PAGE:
Rokh, Abra, Mossi and Situationist: four different interpretations of avant-garde in Paris
Faced with the difficult challenge of reinventing fashion through innovative and relevant designs, the South Korean firm Rokh bet on its expertise in tailoring and layering; while the Spanish firm Abra dug into the archives of Custo Barcelona; the Georgian firm Situationist opted to collaborate with the Ukrainian brand Yaspis;defand the French firm Mossi went a step forward in manufacturing environmentally friendly garments.
Rokh's white-collar women
South Korean design was represented in Paris by the 2018 LVMH Prize special prize winner Rokh. Founded in 2017 by Rok Hwang, the London-based brand chose the Garage Amelot industrial space to present its 'Office Essentials' collection in a clear nod to the working and ambitious woman in the city that never sleeps. As if at an 'open space', the center of the room resembled a work area where the models progressively positioned themselves, ready to get to work. Performance was an essential part of the show, with models playing the role of busy office workers, making calls, typing on their computers, organising papers or holding meetings.
The collection was mainly characterised by masterful layering that sought contrasting structures and textures, with piles of layers around one part of the body balanced by contrasting bare shoulders or arms as well as waist-cinching corsets paired with wide trousers.
With tailoring as the common thread, the strict office wardrobe with its long and vertical silhouettes also featured touches of modernity, such as tight pencil skirts paired with structured and elevated jeans or lingerie dresses worn together with geometric suit jackets. Contrasts were mastered in just the right way, achieving interesting proportions and adaptable looks that can be worn from day to night, with suggestive elements in the form of plunging necklines or revealing cut-outs.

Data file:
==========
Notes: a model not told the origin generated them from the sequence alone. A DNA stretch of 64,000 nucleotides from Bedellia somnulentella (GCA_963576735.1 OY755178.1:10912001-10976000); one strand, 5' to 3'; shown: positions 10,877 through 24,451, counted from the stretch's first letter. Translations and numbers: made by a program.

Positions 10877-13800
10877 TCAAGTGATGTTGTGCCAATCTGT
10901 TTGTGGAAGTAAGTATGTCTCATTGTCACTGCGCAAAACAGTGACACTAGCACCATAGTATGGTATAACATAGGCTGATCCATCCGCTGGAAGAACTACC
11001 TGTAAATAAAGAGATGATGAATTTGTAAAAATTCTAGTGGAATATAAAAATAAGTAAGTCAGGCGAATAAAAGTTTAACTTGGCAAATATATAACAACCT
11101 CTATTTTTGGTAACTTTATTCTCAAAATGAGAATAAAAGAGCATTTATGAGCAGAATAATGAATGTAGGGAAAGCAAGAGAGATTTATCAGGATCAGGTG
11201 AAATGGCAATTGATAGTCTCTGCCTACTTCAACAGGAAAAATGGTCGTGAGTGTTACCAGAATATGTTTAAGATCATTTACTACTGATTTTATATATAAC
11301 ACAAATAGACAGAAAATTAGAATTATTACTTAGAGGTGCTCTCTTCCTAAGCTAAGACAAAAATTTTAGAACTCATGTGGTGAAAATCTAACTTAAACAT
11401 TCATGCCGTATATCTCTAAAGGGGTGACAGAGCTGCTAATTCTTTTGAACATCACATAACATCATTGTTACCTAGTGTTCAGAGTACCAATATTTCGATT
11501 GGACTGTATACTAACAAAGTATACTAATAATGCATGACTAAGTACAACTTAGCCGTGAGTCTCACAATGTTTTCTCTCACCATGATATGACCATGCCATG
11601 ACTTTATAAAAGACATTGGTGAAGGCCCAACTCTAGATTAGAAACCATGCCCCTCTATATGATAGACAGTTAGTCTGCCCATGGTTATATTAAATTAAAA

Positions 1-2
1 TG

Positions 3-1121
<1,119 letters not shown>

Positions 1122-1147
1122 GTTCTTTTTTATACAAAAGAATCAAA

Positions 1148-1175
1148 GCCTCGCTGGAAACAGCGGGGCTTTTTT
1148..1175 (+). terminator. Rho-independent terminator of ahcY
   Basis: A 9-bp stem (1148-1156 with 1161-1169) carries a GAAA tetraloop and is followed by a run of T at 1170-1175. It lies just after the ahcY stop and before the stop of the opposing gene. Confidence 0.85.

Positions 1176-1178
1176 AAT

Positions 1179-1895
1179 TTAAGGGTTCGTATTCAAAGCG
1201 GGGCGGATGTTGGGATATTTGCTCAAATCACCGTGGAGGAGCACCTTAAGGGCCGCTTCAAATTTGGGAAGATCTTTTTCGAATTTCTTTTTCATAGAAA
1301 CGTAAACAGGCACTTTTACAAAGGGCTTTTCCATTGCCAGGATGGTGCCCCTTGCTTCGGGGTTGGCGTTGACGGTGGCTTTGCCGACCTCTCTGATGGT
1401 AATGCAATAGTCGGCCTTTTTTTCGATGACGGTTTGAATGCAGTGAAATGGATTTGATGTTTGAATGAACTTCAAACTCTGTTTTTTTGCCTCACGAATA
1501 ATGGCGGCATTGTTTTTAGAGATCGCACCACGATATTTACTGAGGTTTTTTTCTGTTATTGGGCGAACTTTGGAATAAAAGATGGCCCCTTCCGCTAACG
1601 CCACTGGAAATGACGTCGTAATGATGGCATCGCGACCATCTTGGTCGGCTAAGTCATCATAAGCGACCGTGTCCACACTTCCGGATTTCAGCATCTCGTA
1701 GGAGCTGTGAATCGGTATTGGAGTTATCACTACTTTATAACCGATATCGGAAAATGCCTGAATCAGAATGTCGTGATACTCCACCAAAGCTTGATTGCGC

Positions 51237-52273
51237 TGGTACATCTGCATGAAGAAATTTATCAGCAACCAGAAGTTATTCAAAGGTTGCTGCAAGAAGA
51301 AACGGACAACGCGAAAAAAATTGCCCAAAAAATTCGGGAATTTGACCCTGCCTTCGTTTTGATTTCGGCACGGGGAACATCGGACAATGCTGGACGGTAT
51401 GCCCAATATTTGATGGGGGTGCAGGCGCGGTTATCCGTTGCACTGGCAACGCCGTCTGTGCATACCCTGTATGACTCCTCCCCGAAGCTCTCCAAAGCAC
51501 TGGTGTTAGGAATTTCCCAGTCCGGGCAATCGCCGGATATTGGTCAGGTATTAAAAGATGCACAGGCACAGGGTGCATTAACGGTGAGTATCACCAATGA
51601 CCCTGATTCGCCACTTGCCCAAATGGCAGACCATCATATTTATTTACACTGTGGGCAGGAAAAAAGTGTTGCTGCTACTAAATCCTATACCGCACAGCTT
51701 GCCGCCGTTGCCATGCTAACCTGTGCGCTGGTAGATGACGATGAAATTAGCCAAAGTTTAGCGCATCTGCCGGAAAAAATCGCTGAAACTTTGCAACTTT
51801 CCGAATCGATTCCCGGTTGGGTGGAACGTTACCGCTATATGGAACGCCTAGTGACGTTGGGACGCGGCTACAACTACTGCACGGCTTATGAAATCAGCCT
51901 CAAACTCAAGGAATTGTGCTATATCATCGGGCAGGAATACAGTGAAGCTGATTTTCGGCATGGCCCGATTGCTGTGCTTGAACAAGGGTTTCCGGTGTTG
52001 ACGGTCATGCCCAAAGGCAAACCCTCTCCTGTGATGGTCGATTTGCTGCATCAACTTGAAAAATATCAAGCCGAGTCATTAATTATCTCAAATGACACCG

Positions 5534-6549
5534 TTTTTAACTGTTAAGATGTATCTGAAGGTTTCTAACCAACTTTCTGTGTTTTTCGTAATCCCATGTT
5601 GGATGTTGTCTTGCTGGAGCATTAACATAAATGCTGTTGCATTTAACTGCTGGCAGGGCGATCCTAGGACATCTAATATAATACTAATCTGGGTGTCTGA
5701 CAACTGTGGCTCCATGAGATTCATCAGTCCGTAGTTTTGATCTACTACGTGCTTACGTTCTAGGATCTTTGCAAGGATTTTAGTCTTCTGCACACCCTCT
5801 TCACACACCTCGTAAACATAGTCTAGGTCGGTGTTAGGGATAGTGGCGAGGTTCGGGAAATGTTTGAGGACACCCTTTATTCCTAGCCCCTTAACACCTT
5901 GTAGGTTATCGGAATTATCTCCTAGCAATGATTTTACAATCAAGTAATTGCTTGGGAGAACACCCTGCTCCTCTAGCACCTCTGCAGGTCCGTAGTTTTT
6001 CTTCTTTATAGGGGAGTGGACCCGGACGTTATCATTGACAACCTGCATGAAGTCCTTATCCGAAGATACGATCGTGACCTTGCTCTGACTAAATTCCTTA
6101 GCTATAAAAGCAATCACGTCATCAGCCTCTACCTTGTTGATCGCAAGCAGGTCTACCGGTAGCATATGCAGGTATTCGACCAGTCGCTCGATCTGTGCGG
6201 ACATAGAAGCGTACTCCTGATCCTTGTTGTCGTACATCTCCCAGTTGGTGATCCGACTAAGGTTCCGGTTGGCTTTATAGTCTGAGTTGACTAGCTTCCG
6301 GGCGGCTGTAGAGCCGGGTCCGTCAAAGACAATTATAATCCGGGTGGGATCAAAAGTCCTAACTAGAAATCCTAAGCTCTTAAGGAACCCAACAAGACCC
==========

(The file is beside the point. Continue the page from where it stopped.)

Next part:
Among the most eye-catching pieces were the accessories, which were also inspired by the office aesthetic and the 90s. Spacious bags resembled pouches or folders in which to carry documents. Likewise, the collection featuring a neutral colour palette of grey and beige tones with orange details also included a collaboration with the Canadian luxury brand Canada Goose and the multimedia artist Matt McCormick. The exclusive 8-piece capsule collection comprised Rokh's signature oversized trench coat, a down coat, a quilted jacket and a hoodie featuring McCormick's contemporary artwork. Manolo Blahnik, on the other hand, provided the finishing touches to the brand's looks with its iconic, elegant footwear.
Custo's resurrection, as seen by Abra
A former electric power station located on Avenue Parmentier in the 11th arrondissement of Paris was the venue chosen by the Spanish designer Abraham Ortuño to host the show for his latest collection -- the first that his brand has held in the French capital. Better known as Abra, the name of his brand founded in 2019, the designer is one of the most talked about creatives among industry insiders interested in avant-garde designs.
Throughout his career as an accessories designer, the creative has worked with luxury brands such as Loewe, J.W. Anderson and Jacquemus. In addition, the brand showed for the first time in Madrid in 2021 and its particular aesthetic has already seduced rising Spanish singers such as Bad Gyal and Rosalía herself.
The show, held late in the evening on Tuesday March 7, took place outside the official fashion week calendar and brought 10 days of fashion shows and presentations in Paris to a close. The show featured electronic music and medieval references to The Lord of the Rings via velvet, leather and cotton garments that looked worn and frayed.
The evening looks included hooded sweatshirts or jackets paired with long satin or draped dresses in red vinyl, paired with brightly coloured handbags decorated with spikes, as well as high-heeled shoes. However, the standout pieces of the collection were a series of tight-fitting "dosmilero" looks inspired by illustrations from Custo Barcelona's archives, an emblematic Spanish brand that has been around for over four decades.